Waterford Distillery: Where Barley Reigns SupremeBy Thijs Klaverstijn
Ireland’s Waterford Distillery is embarking on one of the biggest terroir explorations in the history of the whisky industry. Involving dozens of farms, as well as biodynamic and heritage barley, it is as ambitious of a project as they come.
But to truly understand this grand experiment, one just has to look at its founder, Mark Reynier. While in the wine trade for the first half of his career, Reynier was overcome by the notion of terroir—the subtle character influenced by microclimate and soil. Later, he introduced the terroir concept to the whisky industry while at Bruichladdich Distillery during its renaissance years.
His latest project, Waterford Distillery, is located in a converted former Guinness brewery in the southeast of Ireland. Founded just four years ago, Reynier calls it his facilitator. Waterford is a far cry from the old and rather romantic operation at Bruichladdich—but it more than serves its purpose. Its objective is to create the world’s most profound single malt whisky. Reynier intends to reach that lofty goal by fully embracing the concept of terroir.
The prevailing belief in the whisky industry is that wood makes the whisky. Maturation in oak barrels is often attributed with providing 70 percent or more of a whisky’s flavor. It’s a statement that bothers Reynier to no end. “That old chestnut,” says Reynier. “It is absolute nonsense and needs to be nailed once and for all.”
Waterford Distillery’s map of provenance / Photo Credit: Waterford Distillery
At Waterford the provenance of the barley is key. The distillery works with 72 Irish farms, all located in the same region as the distillery. In total the barley is grown in 19 different soil types. Notably, everything is meticulously documented in a digital logistical system. Each farmer’s crop is harvested, malted, fermented and finally distilled separately. Effectively, this creates 40 different new-make spirits each season.
Some of the Waterford farms practice biodynamics, which can be seen “as a turbocharged version of organic farming”, says Reynier. In fact, some of the best wines he has ever tasted were biodynamically produced. As a result, he set out to convince a few of the farmers to adopt the concept. Last year Waterford finally distilled its first batch of biodynamic spirit.
Another way of exploring terroir is by producing spirit from heritage grains. These grains, most of which fell out of favor many decades ago, have a lower yield than modern varieties. Reynier calls it a journey to explore which flavors were available in the past. There are plans to eventually distill grain that hasn’t been used in brewing and distillation for over a 100 years.
Harvesting barley / Photo Credit: Waterford Distillery
“The barley grown on each farm will have an individuality, a terroir, whose expression we hope to be able to extract using our facilitator distillery”, explains Reynier. “When eventually creating a vatting, you stack the identity of all those farms. You are adding layers of complexity, one on top of the other, like a mille-feuille gâteaux.”
A simple organoleptic assessment of the various Waterford new-make spirits shows how much diversity there is from farm to farm. But Reynier knows that’s far from sufficient evidence to convince terroir skeptics. Whereas the wine industry is widely accepting of terroir, it still is a controversial subject in whisky.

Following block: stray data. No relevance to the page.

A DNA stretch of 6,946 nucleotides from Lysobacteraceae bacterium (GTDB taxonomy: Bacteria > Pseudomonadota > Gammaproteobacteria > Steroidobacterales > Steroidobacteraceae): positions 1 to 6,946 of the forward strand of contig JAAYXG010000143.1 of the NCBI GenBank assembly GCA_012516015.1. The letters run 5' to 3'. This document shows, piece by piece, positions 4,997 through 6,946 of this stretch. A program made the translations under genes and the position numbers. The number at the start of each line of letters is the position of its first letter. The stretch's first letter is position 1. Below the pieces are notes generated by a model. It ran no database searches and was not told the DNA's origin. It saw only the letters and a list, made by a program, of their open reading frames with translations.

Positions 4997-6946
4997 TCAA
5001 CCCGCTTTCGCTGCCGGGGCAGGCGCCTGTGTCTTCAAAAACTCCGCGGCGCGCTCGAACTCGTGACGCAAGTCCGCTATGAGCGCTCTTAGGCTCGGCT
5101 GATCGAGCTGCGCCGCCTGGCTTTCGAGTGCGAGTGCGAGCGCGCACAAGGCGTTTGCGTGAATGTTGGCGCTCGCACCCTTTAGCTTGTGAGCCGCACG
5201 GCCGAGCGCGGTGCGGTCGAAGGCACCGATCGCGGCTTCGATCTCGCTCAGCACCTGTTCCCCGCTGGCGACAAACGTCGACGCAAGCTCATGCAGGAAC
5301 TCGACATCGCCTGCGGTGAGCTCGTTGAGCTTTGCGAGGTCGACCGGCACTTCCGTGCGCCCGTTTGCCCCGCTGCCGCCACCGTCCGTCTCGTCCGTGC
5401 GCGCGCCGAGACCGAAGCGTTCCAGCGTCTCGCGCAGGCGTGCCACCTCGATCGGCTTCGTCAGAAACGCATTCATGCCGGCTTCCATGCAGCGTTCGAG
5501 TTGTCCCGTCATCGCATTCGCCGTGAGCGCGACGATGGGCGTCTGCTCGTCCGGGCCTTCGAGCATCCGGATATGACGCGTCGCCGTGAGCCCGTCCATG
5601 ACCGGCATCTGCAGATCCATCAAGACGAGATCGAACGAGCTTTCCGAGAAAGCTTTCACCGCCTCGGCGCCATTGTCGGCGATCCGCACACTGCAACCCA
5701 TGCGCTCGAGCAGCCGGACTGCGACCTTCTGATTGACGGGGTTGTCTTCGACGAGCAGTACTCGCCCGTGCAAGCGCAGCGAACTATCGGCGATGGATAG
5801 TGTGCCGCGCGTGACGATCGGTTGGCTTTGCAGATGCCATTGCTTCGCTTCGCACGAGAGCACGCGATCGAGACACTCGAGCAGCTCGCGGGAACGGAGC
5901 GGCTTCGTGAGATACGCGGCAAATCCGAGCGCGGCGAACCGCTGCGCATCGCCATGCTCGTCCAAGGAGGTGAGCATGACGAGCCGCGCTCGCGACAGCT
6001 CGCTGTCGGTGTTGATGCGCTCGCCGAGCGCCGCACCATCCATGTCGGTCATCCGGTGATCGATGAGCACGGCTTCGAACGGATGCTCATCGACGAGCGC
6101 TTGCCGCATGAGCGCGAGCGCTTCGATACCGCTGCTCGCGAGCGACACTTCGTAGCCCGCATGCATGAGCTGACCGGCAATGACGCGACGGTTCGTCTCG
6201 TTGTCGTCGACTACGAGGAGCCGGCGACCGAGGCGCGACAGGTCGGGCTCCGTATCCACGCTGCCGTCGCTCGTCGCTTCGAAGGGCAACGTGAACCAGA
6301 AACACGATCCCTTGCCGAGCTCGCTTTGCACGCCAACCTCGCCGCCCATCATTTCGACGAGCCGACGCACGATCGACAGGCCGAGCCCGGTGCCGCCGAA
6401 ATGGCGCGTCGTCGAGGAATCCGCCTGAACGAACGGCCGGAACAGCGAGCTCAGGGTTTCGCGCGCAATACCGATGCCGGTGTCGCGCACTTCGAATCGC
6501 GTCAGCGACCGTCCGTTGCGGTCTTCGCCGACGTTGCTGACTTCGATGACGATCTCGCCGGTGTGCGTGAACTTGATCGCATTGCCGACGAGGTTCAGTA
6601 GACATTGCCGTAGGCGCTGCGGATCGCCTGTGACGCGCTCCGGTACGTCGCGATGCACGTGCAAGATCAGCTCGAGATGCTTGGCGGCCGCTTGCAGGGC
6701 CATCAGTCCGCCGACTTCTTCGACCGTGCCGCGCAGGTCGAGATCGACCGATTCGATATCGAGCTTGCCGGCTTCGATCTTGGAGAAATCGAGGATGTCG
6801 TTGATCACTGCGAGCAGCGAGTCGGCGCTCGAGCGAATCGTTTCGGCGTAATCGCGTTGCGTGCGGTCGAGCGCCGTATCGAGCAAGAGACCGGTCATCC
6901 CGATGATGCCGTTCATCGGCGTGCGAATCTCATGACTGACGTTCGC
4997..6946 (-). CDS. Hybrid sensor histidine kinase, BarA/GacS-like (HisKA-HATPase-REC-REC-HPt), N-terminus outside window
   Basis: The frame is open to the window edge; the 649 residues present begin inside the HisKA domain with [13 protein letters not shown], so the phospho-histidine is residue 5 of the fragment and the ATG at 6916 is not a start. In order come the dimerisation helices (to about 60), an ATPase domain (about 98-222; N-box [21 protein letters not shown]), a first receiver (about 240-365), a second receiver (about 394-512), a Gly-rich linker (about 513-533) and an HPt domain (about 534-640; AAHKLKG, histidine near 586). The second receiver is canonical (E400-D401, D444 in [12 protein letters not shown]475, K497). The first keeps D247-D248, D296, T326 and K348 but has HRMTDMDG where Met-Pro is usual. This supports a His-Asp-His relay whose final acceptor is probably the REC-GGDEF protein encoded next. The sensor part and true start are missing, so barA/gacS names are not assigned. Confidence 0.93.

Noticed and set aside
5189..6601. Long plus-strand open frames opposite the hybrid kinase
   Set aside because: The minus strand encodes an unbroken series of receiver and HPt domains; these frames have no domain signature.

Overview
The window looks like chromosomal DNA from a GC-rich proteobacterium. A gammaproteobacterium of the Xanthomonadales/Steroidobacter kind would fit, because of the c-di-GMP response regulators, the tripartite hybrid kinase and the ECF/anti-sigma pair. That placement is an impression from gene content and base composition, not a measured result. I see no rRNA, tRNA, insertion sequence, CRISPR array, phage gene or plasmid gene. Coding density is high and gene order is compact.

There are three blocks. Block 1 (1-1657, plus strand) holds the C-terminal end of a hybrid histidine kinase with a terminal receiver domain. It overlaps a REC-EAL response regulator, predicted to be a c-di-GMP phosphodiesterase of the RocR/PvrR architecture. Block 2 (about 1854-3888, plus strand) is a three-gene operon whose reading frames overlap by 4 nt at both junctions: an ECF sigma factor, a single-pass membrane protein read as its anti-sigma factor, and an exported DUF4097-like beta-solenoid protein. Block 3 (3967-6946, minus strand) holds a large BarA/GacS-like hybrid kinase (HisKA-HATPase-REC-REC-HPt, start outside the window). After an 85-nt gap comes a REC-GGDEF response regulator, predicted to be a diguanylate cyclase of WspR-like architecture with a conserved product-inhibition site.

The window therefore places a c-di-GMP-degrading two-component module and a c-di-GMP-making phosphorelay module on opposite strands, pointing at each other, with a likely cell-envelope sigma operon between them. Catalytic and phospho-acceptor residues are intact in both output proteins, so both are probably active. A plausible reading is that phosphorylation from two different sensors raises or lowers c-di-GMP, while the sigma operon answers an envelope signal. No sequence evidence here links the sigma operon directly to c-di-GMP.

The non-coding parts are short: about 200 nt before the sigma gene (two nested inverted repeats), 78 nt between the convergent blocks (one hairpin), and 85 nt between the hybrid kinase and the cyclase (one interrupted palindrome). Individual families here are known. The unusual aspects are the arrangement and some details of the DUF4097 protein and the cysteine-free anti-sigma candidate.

THE SEARCH FOR THE PROOF
Reynier needs extensive peer reviewed research to prove his point, which is where the Whisky Terroir Project comes into the picture. It’s a joint venture with Enterprise Ireland; Dr. Kieran Kilcawley of Teagasc; Dr. Dustin Herb of Oregon State University; Minch Malt; and independent whisky analysts Tatlock & Thomson. “Right now doubters can always say, ‘Ah, but there is no scientific evidence.’ That has led me to set up my own project,” says Reynier.
Dr. Dustin Herb from Oregon State University and Mark Reynier / Photo Credit: Waterford Distillery
The initial results of the research are promising. The long and short of it, says Reynier, is that terroir in whisky exists. But before they publish, which should be around Christmas of this year, they want to make sure that there’s no stone left unturned. However, even if the proof is definitive, Reynier has no illusions that the research will bring about much change.
“You can bet your bottom dollar that after we publish the word terroir is going the be used and abused by all the big players like there is no tomorrow,” says Reynier. “Stand by as they try and nail their colors to this idea. It will be a fig leaf. That would be using a term that’s easily made to be confusing and has a lot of kudos attached to it, without actually having to do anything.”
THE ULTIMATE TEST: TASTE
Intricate research aside, the proof in the pudding will be convincing whisky drinkers.Waterford Distillery will release its first official whiskies in pairs next year. As a result, drinkers will be able to compare and contrast whiskies from different farms. Two will arrive in the spring and two in the autumn. Each of the four are single farm whiskies made from the same barley and cask composition. They will be of a similar age.
“That will be a prelude to the main bottling, the grand cuvée, which will be an assembly of any of those forty different farms,” says Reynier. “In ten years we’ll be able to not just do 40 whiskies from one year, but to use older vintages as well. The permutations will become extraordinary. Nobody has ever done this.”